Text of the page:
Country first, parents later: sports official

By Fu Wen
0 CommentsPrint E-mail Global Times, March 9, 2010
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A top sports official in China who criticized an Olympic champion for thanking her parents before praising China for her achievements has triggered a hot discussion.

"Athletes should thank the country before they thank their parents after winning a gold medal," said Yu Zaiqing, deputy director of the China General Administration of Sport and vice chairman of the International Olympic Committee.

Yu made the remarks at the ongoing Chinese People's Political Consultative Conference (CPPCC) meetings, Guangzhoubased Southern Metropolis Daily reported Monday.

The official didn't name any athlete. But his comments struck a chord with the public who felt he was referring to Chinese athlete Zhou Yang.

Zhou, 18, won a gold medal at the 2010 Vancouver Olympic Winter Games in the women's short track speed skating 1,500 meters final.

In an interview with CCTV, Zhou said that she thought many things would change after winning the gold medal and she was confident that her achievements would lead to a better life for her parents.

"Some athletes did not express all their appreciation after winning a gold medal. There is nothing wrong with expressing appreciation for one's parents, but they should put the country in front of their parents because the country invested a lot for their sport career," said Yu.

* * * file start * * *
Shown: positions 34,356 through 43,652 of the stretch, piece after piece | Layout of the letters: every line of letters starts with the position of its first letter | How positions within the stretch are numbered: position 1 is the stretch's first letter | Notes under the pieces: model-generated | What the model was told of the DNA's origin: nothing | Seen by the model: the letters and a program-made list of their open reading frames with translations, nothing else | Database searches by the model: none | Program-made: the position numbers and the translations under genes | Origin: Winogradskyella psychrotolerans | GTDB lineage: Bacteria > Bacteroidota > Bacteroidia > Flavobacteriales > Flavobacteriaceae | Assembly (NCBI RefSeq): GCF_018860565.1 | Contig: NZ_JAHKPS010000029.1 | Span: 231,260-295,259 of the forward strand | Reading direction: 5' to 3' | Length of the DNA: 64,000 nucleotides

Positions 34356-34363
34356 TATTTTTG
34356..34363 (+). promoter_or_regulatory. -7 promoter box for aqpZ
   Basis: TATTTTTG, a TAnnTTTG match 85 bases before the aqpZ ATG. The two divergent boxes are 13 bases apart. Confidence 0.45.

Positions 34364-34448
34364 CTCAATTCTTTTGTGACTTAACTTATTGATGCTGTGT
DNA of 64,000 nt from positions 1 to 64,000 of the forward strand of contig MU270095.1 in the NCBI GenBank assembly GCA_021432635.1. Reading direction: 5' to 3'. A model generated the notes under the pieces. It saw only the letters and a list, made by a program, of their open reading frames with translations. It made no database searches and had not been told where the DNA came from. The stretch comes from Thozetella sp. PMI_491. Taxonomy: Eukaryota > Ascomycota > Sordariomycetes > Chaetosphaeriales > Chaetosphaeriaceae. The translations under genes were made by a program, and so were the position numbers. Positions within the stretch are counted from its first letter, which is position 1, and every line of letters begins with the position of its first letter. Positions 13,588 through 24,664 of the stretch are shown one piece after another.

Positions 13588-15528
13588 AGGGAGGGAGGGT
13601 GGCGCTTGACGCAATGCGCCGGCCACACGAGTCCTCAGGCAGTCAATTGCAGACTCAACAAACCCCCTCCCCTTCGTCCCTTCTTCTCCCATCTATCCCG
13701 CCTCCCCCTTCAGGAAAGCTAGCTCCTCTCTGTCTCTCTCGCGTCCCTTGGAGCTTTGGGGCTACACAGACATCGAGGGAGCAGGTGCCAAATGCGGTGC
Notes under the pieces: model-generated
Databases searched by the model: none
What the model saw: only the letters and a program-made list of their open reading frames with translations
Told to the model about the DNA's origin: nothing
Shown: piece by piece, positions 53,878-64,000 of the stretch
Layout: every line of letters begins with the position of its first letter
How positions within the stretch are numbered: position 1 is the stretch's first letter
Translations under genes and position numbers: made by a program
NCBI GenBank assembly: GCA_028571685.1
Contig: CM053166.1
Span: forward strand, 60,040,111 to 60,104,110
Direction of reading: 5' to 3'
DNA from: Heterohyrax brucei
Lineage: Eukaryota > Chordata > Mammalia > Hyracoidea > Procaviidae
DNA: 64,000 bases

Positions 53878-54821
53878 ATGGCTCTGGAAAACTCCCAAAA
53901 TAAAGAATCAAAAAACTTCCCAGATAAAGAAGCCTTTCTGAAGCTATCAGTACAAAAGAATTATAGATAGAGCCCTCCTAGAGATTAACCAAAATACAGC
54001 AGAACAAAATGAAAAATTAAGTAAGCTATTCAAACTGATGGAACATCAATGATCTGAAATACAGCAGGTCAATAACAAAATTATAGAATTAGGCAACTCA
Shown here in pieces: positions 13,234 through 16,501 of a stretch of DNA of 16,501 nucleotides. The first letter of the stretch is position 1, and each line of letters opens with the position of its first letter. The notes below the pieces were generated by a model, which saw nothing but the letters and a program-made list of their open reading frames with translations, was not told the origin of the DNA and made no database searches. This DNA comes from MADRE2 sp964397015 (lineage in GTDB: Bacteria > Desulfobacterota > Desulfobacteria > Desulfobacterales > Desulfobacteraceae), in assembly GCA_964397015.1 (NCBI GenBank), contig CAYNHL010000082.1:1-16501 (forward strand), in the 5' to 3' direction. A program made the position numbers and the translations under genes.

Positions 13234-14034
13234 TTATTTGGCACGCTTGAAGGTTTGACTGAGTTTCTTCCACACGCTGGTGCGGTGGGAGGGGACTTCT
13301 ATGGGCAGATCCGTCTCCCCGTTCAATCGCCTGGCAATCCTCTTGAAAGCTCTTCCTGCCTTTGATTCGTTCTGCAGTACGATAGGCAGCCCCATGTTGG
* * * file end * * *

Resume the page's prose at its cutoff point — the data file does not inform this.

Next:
Yu referred to athletes as "kids" and said that athletes should know their achievements were possible because of their country's support.

Yu added that ethics should be emphasized for athletes.

Zhou Jiwen, the athlete's father, didn't see things the same way.

"My daughter is too young and does not have much social experience. But her speech was honest and pure. Her achievement apparently belongs to the country," he said.

"Zhou Yang would never forget her country," said her mother Wang Shuying. "She works so hard in the national team and won the gold medal for the whole country."

Wang said that she would ask Zhou Yang to thank her country first next time, Changchunbased New Culture newspaper reported Monday.

Both of Zhou's parents are struggling with physical disabilities and do not have steady jobs.

Her mother sold handmade sweaters and her father ran a small welfare lottery station in Changchun, Northeast China's Jilin Province.

The government in Changchun donated a twobedroom apartment valued at about 300,000 yuan ($43,947) to the family after she won the gold medal, the Xinhua News Agency reported last month.

The official's remarks triggered public debate.

In a poll conducted last week by China Youth Daily, 80 percent of 2,800 responders felt Zhou spoke from the heart. More than 45 percent said that only people who love their family could possibly love their country.

Many Internet users felt there was nothing improper with Zhou Yang's speech and felt athletes have a right to thank anyone first.

"The gold medal Zhou won for the country is the best thing to represent her appreciation for the country," someone wrote on

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